Marlin: Will We Ever See A Giant One Again?
Marlins are the largest of the billfish and travel at vast speeds of up to 60 miles an hour with migration patterns that span 9,000 miles. They are spectacular creatures that are a daunting challenge to catch. These legendary creatures of the sea are one of anglers most celebrated catches. The blue marlin is probably the most prized catch of all the marlin due to its size and the challenge it gives even the most experienced sport fishermen. But it has been over 20 years since the a world record has been broken for these billfish.
World Records For Marlin
Black Marlin 1560 lb August 4th, 1953
Pacific Blue 1376 lb May 31st, 1982
Atlantic Blue 1402 lb February 29, 1992
Striped Marlin 494 lb January 16th, 1986
Do Marlins still exist in our oceans that can break these all time records?
Blue and black marlins are creatures of the open ocean known to roam far and wide. The oceans cover almost three quarters of the earth’s surface of mainly tropical and subtropical seas that are the habitat for these billfish. Sport fishermen have fished extensively in relatively small parts of the ocean’s vast waters. Commercial fishermen cover large areas depleting fish stocks through overfishing and their practices. As a result, fish populations all over the world are being impacted. In order to maintain healthy fish populations, protecting fish from overfishing is critical. In order to ensure the protection of fish stocks, catch and release policies have been implemented along with commercial fishing regulations to help ensure the healthy survival of the world’s most treasured game fish. In the Pacific, Costa Rica remains a favorite spot for billfish fishing, especially marlin, since it is a highly trafficked area in the migration paths of marlin.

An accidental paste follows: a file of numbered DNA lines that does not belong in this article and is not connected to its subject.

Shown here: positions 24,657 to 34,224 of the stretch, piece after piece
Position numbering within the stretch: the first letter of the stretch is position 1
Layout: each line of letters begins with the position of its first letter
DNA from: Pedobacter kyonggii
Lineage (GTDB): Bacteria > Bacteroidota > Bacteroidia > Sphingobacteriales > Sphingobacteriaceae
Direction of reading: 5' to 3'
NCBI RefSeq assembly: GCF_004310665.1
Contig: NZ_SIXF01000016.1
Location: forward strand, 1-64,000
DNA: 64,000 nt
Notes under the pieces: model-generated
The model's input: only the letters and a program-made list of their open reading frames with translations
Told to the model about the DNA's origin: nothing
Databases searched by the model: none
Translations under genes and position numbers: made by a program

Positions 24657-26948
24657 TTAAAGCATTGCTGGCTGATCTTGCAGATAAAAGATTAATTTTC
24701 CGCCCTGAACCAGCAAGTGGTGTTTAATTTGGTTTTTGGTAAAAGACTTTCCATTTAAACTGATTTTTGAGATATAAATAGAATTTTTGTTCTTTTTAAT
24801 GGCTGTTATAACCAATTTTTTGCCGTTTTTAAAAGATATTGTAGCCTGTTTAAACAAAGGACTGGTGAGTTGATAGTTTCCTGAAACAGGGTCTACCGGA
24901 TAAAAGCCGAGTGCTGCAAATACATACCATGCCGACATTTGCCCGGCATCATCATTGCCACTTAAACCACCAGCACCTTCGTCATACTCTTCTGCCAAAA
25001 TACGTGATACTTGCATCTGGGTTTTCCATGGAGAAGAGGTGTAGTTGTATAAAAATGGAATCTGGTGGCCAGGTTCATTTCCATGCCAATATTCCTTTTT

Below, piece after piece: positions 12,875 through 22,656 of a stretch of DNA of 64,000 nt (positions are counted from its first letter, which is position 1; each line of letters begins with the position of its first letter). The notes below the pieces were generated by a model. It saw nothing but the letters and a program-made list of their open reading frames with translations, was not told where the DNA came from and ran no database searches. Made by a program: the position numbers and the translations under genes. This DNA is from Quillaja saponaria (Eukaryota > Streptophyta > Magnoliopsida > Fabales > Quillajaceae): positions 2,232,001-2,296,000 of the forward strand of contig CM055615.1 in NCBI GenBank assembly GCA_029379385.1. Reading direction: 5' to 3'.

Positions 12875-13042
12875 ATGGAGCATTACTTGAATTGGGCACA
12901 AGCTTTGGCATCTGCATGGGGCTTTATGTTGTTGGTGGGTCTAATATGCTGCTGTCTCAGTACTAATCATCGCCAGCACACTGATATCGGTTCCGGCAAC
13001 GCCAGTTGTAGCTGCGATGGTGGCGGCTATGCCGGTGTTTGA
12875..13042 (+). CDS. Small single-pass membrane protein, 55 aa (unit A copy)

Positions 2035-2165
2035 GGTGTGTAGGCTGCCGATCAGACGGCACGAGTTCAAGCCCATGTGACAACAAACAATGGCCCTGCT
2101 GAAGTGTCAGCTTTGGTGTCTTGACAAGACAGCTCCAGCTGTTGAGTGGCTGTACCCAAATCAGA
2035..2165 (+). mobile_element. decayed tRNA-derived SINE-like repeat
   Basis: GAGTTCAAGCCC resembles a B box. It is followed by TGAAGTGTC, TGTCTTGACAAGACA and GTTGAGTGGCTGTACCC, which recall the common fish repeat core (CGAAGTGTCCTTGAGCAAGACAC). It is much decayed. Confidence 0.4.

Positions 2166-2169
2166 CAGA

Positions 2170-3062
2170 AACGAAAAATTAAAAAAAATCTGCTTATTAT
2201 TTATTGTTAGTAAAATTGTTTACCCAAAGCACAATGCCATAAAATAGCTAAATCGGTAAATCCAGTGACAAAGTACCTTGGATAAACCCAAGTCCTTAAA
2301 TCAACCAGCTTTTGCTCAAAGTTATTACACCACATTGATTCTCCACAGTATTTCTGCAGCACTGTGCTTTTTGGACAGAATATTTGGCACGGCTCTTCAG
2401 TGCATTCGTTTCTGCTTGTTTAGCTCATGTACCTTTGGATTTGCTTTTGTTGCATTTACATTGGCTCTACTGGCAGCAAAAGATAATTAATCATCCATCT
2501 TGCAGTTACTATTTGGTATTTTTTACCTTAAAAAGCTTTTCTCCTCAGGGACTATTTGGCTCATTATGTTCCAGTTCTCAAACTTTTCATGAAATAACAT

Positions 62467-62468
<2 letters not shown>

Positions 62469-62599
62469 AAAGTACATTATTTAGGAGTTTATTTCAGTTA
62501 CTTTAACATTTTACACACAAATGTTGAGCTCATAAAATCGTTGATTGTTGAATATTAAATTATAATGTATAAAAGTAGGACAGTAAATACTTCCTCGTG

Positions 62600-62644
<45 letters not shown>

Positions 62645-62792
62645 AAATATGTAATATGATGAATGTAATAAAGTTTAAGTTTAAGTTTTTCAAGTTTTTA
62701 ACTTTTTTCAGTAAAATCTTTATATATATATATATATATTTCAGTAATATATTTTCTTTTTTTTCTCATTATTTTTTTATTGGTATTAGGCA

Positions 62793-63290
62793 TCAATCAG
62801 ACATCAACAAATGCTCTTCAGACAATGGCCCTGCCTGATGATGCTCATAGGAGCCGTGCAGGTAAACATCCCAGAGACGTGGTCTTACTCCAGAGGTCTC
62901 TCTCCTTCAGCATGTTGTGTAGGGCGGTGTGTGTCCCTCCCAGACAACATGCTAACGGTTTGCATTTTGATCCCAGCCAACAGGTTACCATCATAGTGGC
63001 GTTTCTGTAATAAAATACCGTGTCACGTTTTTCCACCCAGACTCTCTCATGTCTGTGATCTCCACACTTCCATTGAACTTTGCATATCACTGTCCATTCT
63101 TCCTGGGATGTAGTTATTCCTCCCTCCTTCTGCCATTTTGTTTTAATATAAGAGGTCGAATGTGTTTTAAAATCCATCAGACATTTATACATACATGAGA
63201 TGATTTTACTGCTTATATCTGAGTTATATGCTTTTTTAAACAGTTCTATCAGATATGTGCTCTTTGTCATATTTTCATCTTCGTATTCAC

Removal of stock before they have a chance to spawn is the fastest way to ensure a rapid decline of a particular species. Removal of juveniles before they reproduce makes the situation dire and extinction almost inevitable. This point is exemplified by the collapse of the east coast swordfish populations. Constant removal of larger sized fish have seen the average weight plummet, and it is now very rare to see a full grown adult. The size of marlins is determined by gene pool and environmental factors just as it is for humans. The gene pool has been weakened as a result of overfishing combined with ocean pollution.
Many world-class records have been set here by anglers that travel to these waters every year and who have played a significant role in ensuring the protection of these species. It can not be emphasized enough the importance of fishing responsibly when you are deep offshore waiting for a marlin. In order to break the world record for the Pacific blue set in 1982, it is clear that allowing these marlin to reproduce, grow full size and increase in numbers is critical. It will strengthen the gene pool. Many resorts support responsible fishing and are able to provide sport fishermen traveling to the region with the necessary high tech gear and equipment to ensure excellent conditions for fishing. Of course, you will want to bring your unlocked phone with you so you can tweet and Facebook your friends and family in real time of your marlin catching adventure. Perhaps one of Crocodile Bay‘s lucky guests will be the next person to break one of these world records sometime in the near future. We sure hope so.